Quickly Search the Web

Posted on January 8, 2009 by Daniel Petri in Windows Client OS with 0 Comments

How can I quickly search the web from my web browser?

Searching the web for specific articles, sites and links can be quite tiresome as you go from one search engine to another. If you make a habit of always using the same search engine, be it Google, MSN Search, Yahoo! or any other site, here is a tip that will allow you to quickly and easily perform the search from Internet Explorer’s address bar.

After getting acquainted with this method you will no longer need to open the search engine’s website prior to performing the search, thus enabling you to perform the search much quicker and with less mouse clicks.

Sure, many search engines have their own customized search toolbar (such as Google’s Toolbar, Yahoo’s Toolbar and others). These toolbars have some great features such as Pop-up blockers, quick search links and so on. I use Google’s Toolbar myself, but for quick web searches I still prefer the method outlined in this article.

Even if you don’t use the same search engine for each web search you make you can still use this tip and quickly perform searches on your favorite search engine with just 2-3 keyboard clicks.

The trick is performed by inserting specific keywords and search strings for each search engine into your computer’s registry.

For example, to search for the words “Daniel Petri” in Google, instead of opening a new browser window, surfing to Google’s website, and performing the search, you can now simply enter the following text in Internet Explorer’s address bar:

and after clicking on Go or pressing Enter you’ll be transferred to:

Another example, searching the same phrase in MSN Search, by typing MSN before the search string:

And a third example, or performing a search for a specific Microsoft Knowledge Base article – 240363, by typing KB before the KB article number:

To enable this tip you can follow one of the following steps. You do NOT need to perform all three, and in most cases the first method is much easier to implement.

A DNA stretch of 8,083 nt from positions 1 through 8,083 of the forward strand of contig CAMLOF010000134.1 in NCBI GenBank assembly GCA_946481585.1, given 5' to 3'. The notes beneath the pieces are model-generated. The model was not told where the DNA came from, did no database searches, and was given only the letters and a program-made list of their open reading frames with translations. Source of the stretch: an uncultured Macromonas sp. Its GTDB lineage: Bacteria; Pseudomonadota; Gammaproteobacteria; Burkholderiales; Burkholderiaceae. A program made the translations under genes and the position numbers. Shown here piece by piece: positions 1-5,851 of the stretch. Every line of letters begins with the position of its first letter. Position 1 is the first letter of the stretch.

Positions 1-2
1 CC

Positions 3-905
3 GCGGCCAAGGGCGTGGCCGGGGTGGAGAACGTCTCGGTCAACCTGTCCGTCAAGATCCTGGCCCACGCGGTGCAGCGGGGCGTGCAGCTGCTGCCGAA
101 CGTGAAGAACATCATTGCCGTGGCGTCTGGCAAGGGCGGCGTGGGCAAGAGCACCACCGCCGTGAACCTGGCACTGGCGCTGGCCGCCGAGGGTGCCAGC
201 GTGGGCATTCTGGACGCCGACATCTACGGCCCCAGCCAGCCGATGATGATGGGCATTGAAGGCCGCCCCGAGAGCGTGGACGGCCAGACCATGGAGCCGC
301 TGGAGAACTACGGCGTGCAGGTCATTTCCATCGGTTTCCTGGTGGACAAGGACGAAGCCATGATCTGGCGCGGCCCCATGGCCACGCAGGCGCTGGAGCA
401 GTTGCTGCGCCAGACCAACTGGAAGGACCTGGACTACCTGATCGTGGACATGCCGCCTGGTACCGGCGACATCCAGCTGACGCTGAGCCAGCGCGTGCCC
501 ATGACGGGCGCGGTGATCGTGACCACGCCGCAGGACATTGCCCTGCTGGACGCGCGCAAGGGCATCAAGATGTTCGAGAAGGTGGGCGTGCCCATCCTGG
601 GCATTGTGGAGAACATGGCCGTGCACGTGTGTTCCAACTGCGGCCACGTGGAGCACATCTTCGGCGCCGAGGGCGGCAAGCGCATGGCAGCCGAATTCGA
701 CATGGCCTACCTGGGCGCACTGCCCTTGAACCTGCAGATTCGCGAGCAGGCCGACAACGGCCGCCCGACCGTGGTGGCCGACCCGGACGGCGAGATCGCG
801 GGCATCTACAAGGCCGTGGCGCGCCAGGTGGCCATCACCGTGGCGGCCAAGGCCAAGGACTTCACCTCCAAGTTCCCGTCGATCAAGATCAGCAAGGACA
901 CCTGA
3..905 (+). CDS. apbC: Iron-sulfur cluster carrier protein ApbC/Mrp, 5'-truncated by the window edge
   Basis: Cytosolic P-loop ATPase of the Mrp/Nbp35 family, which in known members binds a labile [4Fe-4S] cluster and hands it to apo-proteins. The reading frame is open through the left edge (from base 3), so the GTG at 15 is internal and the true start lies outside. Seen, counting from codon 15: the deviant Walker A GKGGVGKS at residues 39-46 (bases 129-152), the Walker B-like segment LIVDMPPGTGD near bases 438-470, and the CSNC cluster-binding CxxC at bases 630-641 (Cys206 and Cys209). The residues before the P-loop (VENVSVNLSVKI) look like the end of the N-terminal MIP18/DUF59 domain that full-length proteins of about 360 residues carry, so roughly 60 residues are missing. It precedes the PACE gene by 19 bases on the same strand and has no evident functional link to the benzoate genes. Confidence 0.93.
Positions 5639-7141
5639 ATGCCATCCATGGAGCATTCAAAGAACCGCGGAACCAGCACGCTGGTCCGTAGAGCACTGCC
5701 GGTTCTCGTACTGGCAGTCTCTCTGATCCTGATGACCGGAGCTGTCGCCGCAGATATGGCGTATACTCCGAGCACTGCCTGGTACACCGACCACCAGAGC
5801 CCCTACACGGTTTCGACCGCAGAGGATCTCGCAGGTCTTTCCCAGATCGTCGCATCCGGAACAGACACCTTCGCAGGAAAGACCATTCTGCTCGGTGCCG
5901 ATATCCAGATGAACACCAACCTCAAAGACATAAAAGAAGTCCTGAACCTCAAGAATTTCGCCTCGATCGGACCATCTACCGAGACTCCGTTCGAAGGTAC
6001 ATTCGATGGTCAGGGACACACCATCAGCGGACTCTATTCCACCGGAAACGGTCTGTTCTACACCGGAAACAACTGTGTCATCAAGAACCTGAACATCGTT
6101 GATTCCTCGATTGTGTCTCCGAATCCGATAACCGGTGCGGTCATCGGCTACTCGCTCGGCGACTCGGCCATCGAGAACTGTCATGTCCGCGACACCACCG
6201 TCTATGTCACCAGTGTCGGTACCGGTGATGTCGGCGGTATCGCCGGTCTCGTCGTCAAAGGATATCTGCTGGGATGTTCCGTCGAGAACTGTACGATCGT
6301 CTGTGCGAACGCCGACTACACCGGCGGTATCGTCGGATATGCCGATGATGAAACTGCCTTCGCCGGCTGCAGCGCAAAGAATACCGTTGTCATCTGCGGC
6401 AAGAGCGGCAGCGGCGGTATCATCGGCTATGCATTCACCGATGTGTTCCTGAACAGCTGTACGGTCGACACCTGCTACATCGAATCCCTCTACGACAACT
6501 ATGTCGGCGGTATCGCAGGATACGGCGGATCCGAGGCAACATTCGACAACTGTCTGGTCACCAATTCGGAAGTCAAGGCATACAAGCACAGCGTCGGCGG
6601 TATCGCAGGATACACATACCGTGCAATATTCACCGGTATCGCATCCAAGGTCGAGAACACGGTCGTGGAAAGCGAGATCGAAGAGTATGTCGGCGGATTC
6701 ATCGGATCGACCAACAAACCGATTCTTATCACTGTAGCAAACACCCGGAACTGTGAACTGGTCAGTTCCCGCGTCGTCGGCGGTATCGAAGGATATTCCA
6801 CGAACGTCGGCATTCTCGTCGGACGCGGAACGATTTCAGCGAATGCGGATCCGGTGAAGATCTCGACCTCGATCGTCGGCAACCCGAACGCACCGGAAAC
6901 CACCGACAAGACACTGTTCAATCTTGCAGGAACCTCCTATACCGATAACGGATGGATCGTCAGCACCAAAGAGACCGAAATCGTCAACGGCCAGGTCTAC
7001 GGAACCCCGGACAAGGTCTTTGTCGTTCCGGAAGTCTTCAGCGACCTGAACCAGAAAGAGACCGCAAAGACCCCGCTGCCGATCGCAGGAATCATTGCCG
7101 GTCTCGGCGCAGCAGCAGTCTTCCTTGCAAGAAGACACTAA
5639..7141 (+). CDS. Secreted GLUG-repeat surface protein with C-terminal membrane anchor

This document contains instructions for editing the registry. If you make any error while editing the registry, you can potentially cause Windows to fail or be unable to boot, requiring you to reinstall Windows. Edit the registry at your own risk. Always back up the registry before making any changes. If you do not feel comfortable editing the registry, do not attempt these instructions. Instead, seek the help of a trained computer specialist.

Method #1

To configure this tweak do the following:

  1. Start Registry Editor (Regedit.exe).
  2. Locate the following key in the registry:

  1. Right-click the SearchUrl key and click New > Key.

  1. The name of the new key will be the text you type before the string you want to search for. For example, for a Google shortcut – type ggl as the key name. Here are the shortcuts I use:

Google – ggl

Google Image Search – img

MSN Search – msn

AltaVista – av

Microsoft KB articles – kb

Microsoft Site Word Search – kbw

Microsoft Security Bulletins – ms

Yahoo – yh

EventID.net – evt (thanks to reader Símun D. Simonsen)

Morfix Hebrew Translation – trans

and so on. You can use your own shortcuts, and if you have nice ones please send them over so I can update this page .

Repeat the process of building new keys under the SearchUrl key and give them the appropriate name.

  1. Click the ggl sub key. In the right pane double-click the Default value, and then enter the following value:

Use the following strings for the other sub keys:


Google Image Search:

MSN Search:


Microsoft KB articles:

Microsoft Site Word Search:

Microsoft Security Bulletins:



Morfix Hebrew Translation:

  1. Close the registry editor.
  2. No reboot is required.

You can also download this Registry Hack, unzip it and double click it. It will add all of the above keys to your registry.

Method #2

You can use the Internet Explorer 5 Quick Search Web Accessory, which is a part of the Web Accessories for Internet Explorer 5. Download the whole package (which is quite small – only 134kb) and install it. Although MS says it’s not designed for IE6, it will work on IE6 with no known problems.

After installing the package you’ll have a new Quick Search shortcut in the Links folder in your Favorites. Running the tool will enable you to customize your own search strings. Add a new search string and use Method #1 to set it up.

Method #3

You can also use the Microsoft Tweak UI PowerToy. Tweak UI from Microsoft. Tweak UI is a PowerToy that gives you access to system settings that are not exposed in the Windows XP default user interface, including mouse settings, Explorer settings, taskbar settings, and more.

One of the options provided in Tweak UI is to modify the quick search strings, much like the Quick Search Web Accessory described in method #2.

Related articles

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